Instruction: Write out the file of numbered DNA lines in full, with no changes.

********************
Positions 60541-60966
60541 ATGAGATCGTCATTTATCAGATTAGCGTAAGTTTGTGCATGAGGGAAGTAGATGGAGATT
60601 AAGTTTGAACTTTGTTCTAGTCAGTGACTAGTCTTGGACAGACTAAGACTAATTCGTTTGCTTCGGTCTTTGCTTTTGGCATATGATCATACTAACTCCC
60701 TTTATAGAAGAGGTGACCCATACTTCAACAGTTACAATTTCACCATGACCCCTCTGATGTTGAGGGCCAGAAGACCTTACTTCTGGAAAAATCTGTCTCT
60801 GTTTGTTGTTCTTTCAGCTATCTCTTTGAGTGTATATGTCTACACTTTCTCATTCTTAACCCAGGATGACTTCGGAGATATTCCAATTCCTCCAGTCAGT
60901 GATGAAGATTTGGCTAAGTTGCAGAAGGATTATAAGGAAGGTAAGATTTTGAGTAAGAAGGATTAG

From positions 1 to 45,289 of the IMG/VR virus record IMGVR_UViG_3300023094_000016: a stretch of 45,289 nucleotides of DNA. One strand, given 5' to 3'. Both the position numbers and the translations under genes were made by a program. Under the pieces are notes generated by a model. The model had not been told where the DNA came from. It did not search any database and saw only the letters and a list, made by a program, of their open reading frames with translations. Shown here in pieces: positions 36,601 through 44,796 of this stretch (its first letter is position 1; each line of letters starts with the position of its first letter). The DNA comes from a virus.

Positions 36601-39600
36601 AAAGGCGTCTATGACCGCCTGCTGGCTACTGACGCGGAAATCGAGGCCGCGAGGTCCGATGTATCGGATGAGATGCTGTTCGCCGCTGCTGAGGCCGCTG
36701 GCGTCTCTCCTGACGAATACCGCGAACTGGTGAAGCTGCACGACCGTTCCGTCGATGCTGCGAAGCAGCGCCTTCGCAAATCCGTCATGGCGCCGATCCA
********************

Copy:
Positions 60541-60966
60541 ATGAGATCGTCATTTATCAGATTAGCGTAAGTTTGTGCATGAGGGAAGTAGATGGAGATT
60601 AAGTTTGAACTTTGTTCTAGTCAGTGACTAGTCTTGGACAGACTAAGACTAATTCGTTTGCTTCGGTCTTTGCTTTTGGCATATGATCATACTAACTCCC
60701 TTTATAGAAGAGGTGACCCATACTTCAACAGTTACAATTTCACCATGACCCCTCTGATGTTGAGGGCCAGAAGACCTTACTTCTGGAAAAATCTGTCTCT
60801 GTTTGTTGTTCTTTCAGCTATCTCTTTGAGTGTATATGTCTACACTTTCTCATTCTTAACCCAGGATGACTTCGGAGATATTCCAATTCCTCCAGTCAGT
60901 GATGAAGATTTGGCTAAGTTGCAGAAGGATTATAAGGAAGGTAAGATTTTGAGTAAGAAGGATTAG

From positions 1 to 45,289 of the IMG/VR virus record IMGVR_UViG_3300023094_000016: a stretch of 45,289 nucleotides of DNA. One strand, given 5' to 3'. Both the position numbers and the translations under genes were made by a program. Under the pieces are notes generated by a model. The model had not been told where the DNA came from. It did not search any database and saw only the letters and a list, made by a program, of their open reading frames with translations. Shown here in pieces: positions 36,601 through 44,796 of this stretch (its first letter is position 1; each line of letters starts with the position of its first letter). The DNA comes from a virus.

Positions 36601-39600
36601 AAAGGCGTCTATGACCGCCTGCTGGCTACTGACGCGGAAATCGAGGCCGCGAGGTCCGATGTATCGGATGAGATGCTGTTCGCCGCTGCTGAGGCCGCTG
36701 GCGTCTCTCCTGACGAATACCGCGAACTGGTGAAGCTGCACGACCGTTCCGTCGATGCTGCGAAGCAGCGCCTTCGCAAATCCGTCATGGCGCCGATCCA